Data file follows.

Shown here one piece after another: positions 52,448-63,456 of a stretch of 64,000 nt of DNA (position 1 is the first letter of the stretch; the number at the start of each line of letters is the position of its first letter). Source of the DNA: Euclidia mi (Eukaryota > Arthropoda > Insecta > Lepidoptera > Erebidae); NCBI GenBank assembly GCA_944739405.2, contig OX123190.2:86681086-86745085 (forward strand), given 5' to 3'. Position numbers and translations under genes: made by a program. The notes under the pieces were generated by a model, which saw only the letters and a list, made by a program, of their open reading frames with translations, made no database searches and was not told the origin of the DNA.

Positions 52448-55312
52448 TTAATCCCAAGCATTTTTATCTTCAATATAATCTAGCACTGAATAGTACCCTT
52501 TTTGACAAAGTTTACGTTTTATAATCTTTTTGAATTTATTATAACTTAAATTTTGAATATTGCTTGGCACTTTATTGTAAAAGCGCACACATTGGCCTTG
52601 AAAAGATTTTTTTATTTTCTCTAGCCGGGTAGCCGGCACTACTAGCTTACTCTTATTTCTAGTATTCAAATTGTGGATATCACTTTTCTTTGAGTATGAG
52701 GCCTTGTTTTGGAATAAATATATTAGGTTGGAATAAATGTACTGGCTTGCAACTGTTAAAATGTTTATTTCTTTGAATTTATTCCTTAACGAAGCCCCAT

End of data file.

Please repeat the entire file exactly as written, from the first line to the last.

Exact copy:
Shown here one piece after another: positions 52,448-63,456 of a stretch of 64,000 nt of DNA (position 1 is the first letter of the stretch; the number at the start of each line of letters is the position of its first letter). Source of the DNA: Euclidia mi (Eukaryota > Arthropoda > Insecta > Lepidoptera > Erebidae); NCBI GenBank assembly GCA_944739405.2, contig OX123190.2:86681086-86745085 (forward strand), given 5' to 3'. Position numbers and translations under genes: made by a program. The notes under the pieces were generated by a model, which saw only the letters and a list, made by a program, of their open reading frames with translations, made no database searches and was not told the origin of the DNA.

Positions 52448-55312
52448 TTAATCCCAAGCATTTTTATCTTCAATATAATCTAGCACTGAATAGTACCCTT
52501 TTTGACAAAGTTTACGTTTTATAATCTTTTTGAATTTATTATAACTTAAATTTTGAATATTGCTTGGCACTTTATTGTAAAAGCGCACACATTGGCCTTG
52601 AAAAGATTTTTTTATTTTCTCTAGCCGGGTAGCCGGCACTACTAGCTTACTCTTATTTCTAGTATTCAAATTGTGGATATCACTTTTCTTTGAGTATGAG
52701 GCCTTGTTTTGGAATAAATATATTAGGTTGGAATAAATGTACTGGCTTGCAACTGTTAAAATGTTTATTTCTTTGAATTTATTCCTTAACGAAGCCCCAT